After approximately four weeks of flirtatious communications between “Josh Evans” and M.T.M., Drew and her co-conspirators broke off the relationship. Within an hour, M.T.M. had hanged herself in her room. She died the next day. “This adult woman allegedly used the Internet to target a young teenage girl, with horrendous ramifications,” said United States Attorney Thomas P. O’Brien. “After a thorough investigation, we have charged Ms. Drew with criminally accessing MySpace and violating rules established to protect young, vulnerable people. Any adult who uses the Internet or a social gathering website to bully or harass another person, particularly a young teenage girl, needs to realize that their actions can have serious consequences.”

MYSPACE RULES: It seems that to become a member of MySpace, individuals are required to submit registration information – including name and date of birth – and have to agree to certain TOS that regulate their use of the website. Among other things, the MySpace TOS require prospective members to provide truthful and accurate registration information; to refrain from using any information obtained from MySpace services to harass, abuse, or harm other people; to refrain from soliciting personal information from anyone under 18; to refrain from promoting information that they know is false or misleading; and to refrain from posting photographs of other people without their consent. The indictment alleges that Drew and her coconspirators violated all of those provisions.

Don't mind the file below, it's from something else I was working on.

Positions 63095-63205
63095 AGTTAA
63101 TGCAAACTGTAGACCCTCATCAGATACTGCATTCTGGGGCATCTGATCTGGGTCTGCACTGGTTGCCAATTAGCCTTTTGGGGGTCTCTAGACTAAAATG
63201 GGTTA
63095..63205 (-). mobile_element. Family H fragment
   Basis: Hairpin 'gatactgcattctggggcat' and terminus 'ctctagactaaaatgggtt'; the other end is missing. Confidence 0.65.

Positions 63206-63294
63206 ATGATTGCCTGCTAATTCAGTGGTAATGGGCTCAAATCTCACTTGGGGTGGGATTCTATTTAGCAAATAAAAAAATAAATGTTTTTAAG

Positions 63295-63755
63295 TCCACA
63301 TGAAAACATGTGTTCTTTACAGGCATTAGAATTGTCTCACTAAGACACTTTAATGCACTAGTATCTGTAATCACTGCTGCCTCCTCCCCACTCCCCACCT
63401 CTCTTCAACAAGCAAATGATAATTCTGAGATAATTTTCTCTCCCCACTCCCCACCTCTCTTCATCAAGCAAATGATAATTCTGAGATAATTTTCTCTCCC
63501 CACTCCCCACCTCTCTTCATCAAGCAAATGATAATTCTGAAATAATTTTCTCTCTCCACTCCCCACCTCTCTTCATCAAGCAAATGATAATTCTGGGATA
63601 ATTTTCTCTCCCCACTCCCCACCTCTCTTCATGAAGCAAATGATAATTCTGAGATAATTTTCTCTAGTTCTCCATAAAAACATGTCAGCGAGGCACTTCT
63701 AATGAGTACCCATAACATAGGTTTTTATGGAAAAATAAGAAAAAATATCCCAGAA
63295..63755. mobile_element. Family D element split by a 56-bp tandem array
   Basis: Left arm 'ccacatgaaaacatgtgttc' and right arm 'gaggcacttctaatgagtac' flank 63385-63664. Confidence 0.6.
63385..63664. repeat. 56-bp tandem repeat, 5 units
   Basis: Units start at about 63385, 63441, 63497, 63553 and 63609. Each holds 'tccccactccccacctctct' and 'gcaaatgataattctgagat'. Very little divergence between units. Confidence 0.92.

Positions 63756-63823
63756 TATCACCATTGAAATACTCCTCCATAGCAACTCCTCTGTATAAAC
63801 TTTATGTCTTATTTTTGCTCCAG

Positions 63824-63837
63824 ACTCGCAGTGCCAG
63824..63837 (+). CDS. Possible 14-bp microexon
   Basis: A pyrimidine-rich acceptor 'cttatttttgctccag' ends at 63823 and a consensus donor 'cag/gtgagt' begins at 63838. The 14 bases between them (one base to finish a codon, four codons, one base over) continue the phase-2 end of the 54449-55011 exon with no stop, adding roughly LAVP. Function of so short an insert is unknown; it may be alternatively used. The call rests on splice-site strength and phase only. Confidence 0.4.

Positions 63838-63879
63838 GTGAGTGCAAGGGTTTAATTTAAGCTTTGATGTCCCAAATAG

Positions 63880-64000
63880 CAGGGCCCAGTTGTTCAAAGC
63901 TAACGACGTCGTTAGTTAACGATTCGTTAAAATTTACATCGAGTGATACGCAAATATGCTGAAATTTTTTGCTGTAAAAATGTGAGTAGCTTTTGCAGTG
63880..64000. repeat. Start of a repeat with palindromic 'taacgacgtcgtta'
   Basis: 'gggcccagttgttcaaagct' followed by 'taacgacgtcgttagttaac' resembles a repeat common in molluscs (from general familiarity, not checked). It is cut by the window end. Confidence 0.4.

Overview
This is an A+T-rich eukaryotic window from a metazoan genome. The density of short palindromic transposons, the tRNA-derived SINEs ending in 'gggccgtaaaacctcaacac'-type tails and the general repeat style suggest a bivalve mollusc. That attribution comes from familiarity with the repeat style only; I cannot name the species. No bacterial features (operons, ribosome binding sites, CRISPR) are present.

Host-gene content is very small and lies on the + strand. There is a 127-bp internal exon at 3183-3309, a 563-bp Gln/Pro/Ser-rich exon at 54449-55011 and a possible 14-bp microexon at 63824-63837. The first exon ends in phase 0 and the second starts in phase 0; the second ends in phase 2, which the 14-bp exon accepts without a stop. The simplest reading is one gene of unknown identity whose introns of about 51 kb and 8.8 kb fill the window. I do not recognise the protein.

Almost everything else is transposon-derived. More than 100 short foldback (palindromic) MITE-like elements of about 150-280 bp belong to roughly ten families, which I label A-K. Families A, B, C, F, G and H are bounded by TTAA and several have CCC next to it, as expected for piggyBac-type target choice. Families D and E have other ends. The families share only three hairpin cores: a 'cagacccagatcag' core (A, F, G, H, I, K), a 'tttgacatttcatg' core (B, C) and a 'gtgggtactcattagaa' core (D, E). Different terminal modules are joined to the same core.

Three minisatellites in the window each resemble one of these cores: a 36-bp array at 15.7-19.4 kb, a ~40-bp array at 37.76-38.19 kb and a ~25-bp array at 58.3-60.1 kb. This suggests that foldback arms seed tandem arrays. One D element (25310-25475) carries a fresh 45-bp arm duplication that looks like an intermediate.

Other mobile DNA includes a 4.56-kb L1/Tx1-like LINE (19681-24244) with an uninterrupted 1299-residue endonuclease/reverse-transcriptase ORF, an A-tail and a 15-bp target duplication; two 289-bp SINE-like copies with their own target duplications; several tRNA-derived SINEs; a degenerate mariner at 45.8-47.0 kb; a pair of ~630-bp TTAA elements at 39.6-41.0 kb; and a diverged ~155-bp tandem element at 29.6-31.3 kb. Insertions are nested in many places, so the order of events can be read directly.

The indictment, while not a conviction, alleges that the defendant – Drew – did commit a crime. Characterized as “cyber-bullying” the actions that have not been disputed show a pattern of abuse and a clear violation of the terms of MySpace.

Ron Meier, Megan’s father, watched television newscasts announcing the indictment and was overcome with emotion

“It’s a a good day,” he said. “It’s an awesome feeling.”